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|Stephanie Thompson Public Relations|
|Project engineer, Solar Turbines Inc.|
|Chinese at the Dumpling Inn, San Diego|
Favorite TV Show:
|“Game of Thrones”|
|“Grosse Pointe Blank”|
|“Dark Voyage” by Alan Furst|
As competitive as NASA race classes are, it can take a couple of seasons of racing before someone who comes up through the HPDE ladder can get on the podium. Apparently, no one told that to SoCal’s Steffen Thompson, who has notched second place and one win within his first year of racing in Spec E30.
After his win, he texted the news to his wife, Stephanie, who let their two daughters stay up late — the drive from Willow Springs Raceway to San Diego takes several hours — to welcome their father home after his first win. While they were waiting, they hatched a plan to make the victory that much more memorable.
“They made banners, sort of bunting flags, that said, ‘Congratulations Daddy!” and “Winner!” and they hung them up on the side of our garage and across the front door,” Stephanie Thompson said. “When he called to say he was coming up the block, we all took little flags and we were waving them, saying ‘Yay, Daddy!’”
Thompson first read about NASA in Grassroots Motorsports. At the time, he was building a Lotus 7 in his garage — without any formal plans, mind you — using parts from an old Miata and a few Toyota bits thrown in for good measure. When he looked at what it would take to finish the project and get it on track, he experienced a moment of clarity. He knew how long projects like this can drag on and on.
“I thought, ‘Gosh, I could buy a Miata or an E30 and probably in a month have it track ready and do a NASA event. So that’s what I did,” said Thompson, 45. “It took me, I think, three months of scheduling and then calling at the last minute and canceling, and rescheduling for the next month. I knew the NASA scheduling people by name.”
The Lotus 7 project, by the way, is still in storage, only about 25 percent complete.
His progression to racing was fairly natural, as it likely is for many NASA members. Thompson was always into “anything that went fast” as a kid, had a subscription to Road & Track magazine and he had become familiar with hand tools from years of working on his bicycles. His first car “real car,” as he calls it, was a total-fixer 240Z. After that, he owned two MGBs, one of which caught fire and one MG Midget. He drove a 1967 Mini Cooper S while he was in college, then bought a Miata, then a tricked-out Range Rover and finally his E30 BMW, the car he races today.
When he finally made it to HPDE, Thompson took about five years to climb the ladder before he got his competition license and began racing wheel to wheel. He rose through HPDE 1 and 2, then spent a couple of years in HPDE 3. He skipped HPDE 4, attended Driving Concepts school, got his license, and hasn’t looked back.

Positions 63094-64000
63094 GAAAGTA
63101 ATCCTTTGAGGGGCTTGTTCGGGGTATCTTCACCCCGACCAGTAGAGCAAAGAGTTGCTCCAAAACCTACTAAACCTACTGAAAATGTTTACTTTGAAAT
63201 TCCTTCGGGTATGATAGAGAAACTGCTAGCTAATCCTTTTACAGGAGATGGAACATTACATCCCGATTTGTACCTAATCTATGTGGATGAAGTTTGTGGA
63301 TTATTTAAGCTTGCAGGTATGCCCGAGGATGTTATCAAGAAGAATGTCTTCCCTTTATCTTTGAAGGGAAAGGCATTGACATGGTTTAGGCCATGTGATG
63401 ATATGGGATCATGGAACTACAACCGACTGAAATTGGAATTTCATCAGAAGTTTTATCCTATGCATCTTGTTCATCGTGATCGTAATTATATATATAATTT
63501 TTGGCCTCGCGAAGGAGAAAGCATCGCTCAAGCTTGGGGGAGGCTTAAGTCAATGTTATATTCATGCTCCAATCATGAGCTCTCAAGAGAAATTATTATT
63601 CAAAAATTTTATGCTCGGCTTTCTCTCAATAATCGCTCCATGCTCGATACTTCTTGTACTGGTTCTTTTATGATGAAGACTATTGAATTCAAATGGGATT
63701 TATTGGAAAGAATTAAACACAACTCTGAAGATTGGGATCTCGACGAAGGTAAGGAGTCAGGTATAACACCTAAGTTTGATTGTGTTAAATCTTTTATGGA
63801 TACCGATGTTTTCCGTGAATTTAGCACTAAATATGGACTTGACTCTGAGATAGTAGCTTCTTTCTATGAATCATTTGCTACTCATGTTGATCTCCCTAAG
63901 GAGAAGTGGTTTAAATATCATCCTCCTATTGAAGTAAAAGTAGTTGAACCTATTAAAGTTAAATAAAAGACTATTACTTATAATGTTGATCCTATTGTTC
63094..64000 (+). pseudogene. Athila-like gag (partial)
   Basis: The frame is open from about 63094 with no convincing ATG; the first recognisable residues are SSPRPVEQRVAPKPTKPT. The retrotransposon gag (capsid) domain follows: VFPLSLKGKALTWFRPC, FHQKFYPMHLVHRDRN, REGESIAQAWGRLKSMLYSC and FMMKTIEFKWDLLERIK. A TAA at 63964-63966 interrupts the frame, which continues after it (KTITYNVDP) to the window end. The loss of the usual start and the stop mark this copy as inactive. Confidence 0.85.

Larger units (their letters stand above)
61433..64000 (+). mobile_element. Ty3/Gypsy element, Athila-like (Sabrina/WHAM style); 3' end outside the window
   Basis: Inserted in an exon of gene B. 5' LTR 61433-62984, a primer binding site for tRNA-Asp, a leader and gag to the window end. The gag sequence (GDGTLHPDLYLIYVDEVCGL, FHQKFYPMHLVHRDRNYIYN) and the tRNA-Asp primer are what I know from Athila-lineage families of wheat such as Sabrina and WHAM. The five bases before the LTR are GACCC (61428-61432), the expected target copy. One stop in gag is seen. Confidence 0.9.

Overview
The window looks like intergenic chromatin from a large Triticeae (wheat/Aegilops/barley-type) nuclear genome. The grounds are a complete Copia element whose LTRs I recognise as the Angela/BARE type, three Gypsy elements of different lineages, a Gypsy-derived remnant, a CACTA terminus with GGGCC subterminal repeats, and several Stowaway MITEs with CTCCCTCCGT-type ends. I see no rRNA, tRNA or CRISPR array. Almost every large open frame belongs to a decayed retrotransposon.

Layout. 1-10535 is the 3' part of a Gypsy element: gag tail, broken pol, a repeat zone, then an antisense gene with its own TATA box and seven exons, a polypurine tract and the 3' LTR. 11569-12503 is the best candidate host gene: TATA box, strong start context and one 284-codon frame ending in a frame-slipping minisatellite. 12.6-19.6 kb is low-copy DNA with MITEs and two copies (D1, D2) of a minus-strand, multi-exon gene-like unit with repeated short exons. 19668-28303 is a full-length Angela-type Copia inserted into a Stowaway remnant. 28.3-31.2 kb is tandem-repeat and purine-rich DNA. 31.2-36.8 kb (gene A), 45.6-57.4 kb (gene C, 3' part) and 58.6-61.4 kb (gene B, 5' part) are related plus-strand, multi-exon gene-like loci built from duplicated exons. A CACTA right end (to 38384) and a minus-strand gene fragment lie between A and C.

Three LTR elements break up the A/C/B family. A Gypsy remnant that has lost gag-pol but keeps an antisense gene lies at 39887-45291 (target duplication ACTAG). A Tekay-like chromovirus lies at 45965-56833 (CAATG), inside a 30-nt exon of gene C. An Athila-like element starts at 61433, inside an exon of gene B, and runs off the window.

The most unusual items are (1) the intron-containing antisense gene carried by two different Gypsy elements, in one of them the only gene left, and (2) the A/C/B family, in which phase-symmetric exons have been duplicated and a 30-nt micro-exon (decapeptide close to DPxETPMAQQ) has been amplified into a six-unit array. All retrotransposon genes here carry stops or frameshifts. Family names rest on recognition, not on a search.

While he was learning in NASA’s HPDE system, he also was building his car slowly over time. A project engineer for Solar Turbines Inc. in San Diego, Thompson holds a bachelor’s degree in industrial technology. So you could say he’s fairly handy. In fact, he fabricated and installed his own roll cage and did all the rest of the prep work at home in his garage. By the time he was ready to race, his car was, too.
“It’s nice to have a car that matches up with one of the classes as you’re going through HPDE,” Thompson said, adding that series leader Shawn Meze’s hard work and support from Midnight Oil Motors have been instrumental in growing the class. “I had a Spec E30 and there were people racing when I was finishing. You could compare your lap times. You can talk to them about what they’re doing with their cars. It makes it easy that way, especially in Spec E30. The group is really open and there’s probably three or four people in HPDE right now who are hanging out with the race group and socializing and learning. They’ve got people to talk to, so it works out really well.”
His first win was especially sweet, because it didn’t come easily. After struggling with his setup on Saturday, he changed tire pressures for Sunday, which helped. Then he moved some ballast around, which gave it a bit more oversteer and eventually sneaked up on a winning combination and the win.
“I’m really proud of him,” said his wife, whose company Stephanie Thompson Public Relations, sponsors the car. “Not so much because of the winning, which is great, but because he’s stuck to it and actually is making it happen after wanting to do it for so long.”
In conversations with Thompson, the subjects of mentoring, friendships and camaraderie surface often. Sure, he was drawn to NASA for the racing, but the overall experience ended up being so much richer than he originally thought, and he’d like to do more. When budget allows and time permits, he’d like to step up for some endurance racing.
“I’m probably the poster child for how to go through NASA,” he said. “NASA’s been great. All the instruction you get, and as you go through HPDE 1 and 2, I know I met a lot of people who kind of mentored me. You see them in the paddock, and they’re willing to go for a ride with you, or they ask you how things are going, and you talk racing with them. It’s like a little family, kind of.”